A high degree of self-discipline is required in order to meet deadlines.
So far, what is your biggest accomplishment/ achievement throughout your career?
The most satisfying were moving a number of businesses forward into new markets and applications.
Figure 3 - Self-discipline is required to meet deadlines
In your opinion, what do you think is the biggest problem faced in this field of work at present?
I think the biggest problem is regulatory changes which affect the potential market for new technologies for packaging and power generation.
These changes are governmental responses to activist claims which are not based on a holistic interpretation of a complete set of data.
What advice would you give someone who is seeking / about to enter the same field of work?
A practical understanding of science and statistics is essential. Combined with, an ability to translate new technologies into solutions which are economically viable.
2019 has been declared by UNESCO as the Year of the Periodic Table. To celebrate, we are releasing a series of blogs about our favourite elements and their importance to the chemical industry. Today’s blog focuses on Nickel.
Nickel, a silvery-white lustrous metal with a slight golden tinge may be commonly known as a US five cent coin, however, today nickel is one of the most widely used metals. According to the Nickel Institute, the metal is used in over 300,000 various products. It is also commonly used as a catalyst for hydrogeneration, cathodes for batteries and metal surface treatments.
Nickel in batteries:
Historically, nickel has been widely used in batteries; nickel cadmium (NiCd) and in nickel metal hydride (NiMH) rechargeable batteries. These batteries were used in power tools and early digital cameras. Their success as batteries in portable devices became a stepping stone that led to the significant use of NiMH batteries in car vehicles, such as the Toyota Prius.
The demand for nickel will increase even further as we move away from fossil fuel energy. More energy wll need to be stored in the cathode part of lithium-ion batteries as a result.
Socio-economic data on nickel demonstrates the importance the nickel value chain has on industries, which includes mining through end use to recycling.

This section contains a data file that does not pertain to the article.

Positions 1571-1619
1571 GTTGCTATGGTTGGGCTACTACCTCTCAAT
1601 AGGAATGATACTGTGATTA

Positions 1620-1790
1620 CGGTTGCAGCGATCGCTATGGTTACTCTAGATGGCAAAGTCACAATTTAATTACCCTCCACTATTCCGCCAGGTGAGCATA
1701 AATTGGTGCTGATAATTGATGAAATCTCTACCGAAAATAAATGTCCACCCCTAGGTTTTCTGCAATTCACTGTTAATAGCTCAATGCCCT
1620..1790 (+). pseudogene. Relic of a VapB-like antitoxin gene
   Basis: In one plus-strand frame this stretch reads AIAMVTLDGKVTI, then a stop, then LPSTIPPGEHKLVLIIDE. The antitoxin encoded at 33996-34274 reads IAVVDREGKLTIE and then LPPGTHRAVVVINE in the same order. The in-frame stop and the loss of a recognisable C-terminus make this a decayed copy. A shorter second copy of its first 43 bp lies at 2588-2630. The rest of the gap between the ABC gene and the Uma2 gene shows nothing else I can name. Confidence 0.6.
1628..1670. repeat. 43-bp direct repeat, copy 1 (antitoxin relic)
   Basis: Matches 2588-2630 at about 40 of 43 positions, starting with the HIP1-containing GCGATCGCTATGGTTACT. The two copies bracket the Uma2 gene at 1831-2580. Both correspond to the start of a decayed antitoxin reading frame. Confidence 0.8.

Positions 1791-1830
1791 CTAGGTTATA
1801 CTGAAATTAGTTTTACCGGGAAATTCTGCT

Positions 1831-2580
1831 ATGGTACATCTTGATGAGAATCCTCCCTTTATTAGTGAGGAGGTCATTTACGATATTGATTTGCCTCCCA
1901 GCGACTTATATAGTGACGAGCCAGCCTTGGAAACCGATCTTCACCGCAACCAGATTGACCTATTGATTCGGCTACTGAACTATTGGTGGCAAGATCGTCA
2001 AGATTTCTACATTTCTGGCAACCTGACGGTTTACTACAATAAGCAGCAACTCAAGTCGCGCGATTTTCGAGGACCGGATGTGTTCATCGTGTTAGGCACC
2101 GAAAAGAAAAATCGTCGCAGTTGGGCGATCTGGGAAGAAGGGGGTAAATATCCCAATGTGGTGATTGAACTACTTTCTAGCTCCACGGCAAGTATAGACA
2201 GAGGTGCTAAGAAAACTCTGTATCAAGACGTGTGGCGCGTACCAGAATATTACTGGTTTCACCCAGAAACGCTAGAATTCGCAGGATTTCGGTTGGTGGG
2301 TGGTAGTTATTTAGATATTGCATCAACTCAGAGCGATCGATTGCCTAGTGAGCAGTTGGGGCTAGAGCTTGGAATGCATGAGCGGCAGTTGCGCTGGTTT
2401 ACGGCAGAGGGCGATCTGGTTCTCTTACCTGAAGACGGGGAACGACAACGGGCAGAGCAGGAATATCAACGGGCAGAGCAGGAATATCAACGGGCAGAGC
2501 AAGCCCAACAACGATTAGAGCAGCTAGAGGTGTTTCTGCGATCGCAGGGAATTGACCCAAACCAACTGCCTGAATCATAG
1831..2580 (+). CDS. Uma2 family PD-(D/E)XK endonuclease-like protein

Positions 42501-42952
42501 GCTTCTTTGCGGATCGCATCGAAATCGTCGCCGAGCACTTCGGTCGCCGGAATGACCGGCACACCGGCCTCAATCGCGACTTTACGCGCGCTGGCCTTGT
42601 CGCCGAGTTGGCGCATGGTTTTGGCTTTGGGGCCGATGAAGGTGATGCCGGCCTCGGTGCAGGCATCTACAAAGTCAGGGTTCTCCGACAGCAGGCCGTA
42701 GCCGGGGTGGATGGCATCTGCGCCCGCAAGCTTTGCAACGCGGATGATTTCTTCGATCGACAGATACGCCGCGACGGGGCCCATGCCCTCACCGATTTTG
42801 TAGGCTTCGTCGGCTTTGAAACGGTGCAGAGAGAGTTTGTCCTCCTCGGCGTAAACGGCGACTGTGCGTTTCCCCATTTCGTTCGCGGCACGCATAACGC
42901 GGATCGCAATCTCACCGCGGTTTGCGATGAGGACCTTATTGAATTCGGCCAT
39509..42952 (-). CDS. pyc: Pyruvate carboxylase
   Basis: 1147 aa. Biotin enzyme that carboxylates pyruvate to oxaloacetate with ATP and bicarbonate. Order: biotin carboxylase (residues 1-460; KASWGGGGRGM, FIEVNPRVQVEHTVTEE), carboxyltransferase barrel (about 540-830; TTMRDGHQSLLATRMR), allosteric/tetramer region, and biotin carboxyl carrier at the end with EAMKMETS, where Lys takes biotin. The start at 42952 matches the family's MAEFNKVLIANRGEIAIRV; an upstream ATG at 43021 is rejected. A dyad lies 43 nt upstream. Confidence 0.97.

The data reflects that globally, the nickel value chain supports a large number of jobs, primarily ones in manufacturing and chemical engineering. The output generated by nickel related industries is approximately €130bn, providing around 750,000 jobs.
Nickel is fully recyclable without its qualities being downgraded, making it very sustainable. It is difficult to destroy and its qualities – corrosion resistance, high-temperature stability, strength, recyclability, and catalytic and electromagnetic properties are enabling qualities required for sustainability.
Jenny Gracie was awarded a Messel Travel Bursary for an internship with the Naked Scientists based at the University of Cambridge. Here she describes how her internship has helped her to develop her skills and confidence in science communication, which she can now use to help shape her future career.
Jenny in The Naked Scientists studio.
I am currently in the final year of a PhD in Chemistry at the University of Strathclyde. My project seeks to better treat cardiovascular disease, which is still the world’s leading cause of death. I am working towards a drug delivery system which utilises hollow gold nanoparticles as a ‘vehicle’ for delivering statins to the fatty plaques that block the arteries. Although I’m still interested in my research project, I’ve developed a real enthusiasm for science communication over the last few years and would like pursue a career in this field.
As a STEM ambassador I have attended fairs, festivals and schools to help spark a curiosity in science among children. During my PhD, the opportunity of an eight-week internship with The Naked Scientists came up, and I simply couldn’t let it pass. Without the funding support from SCI I could not have taken the internship, and so I am extremely grateful for the Messel Travel Bursary, and I know that this contribution helped make this transformative career experience a reality.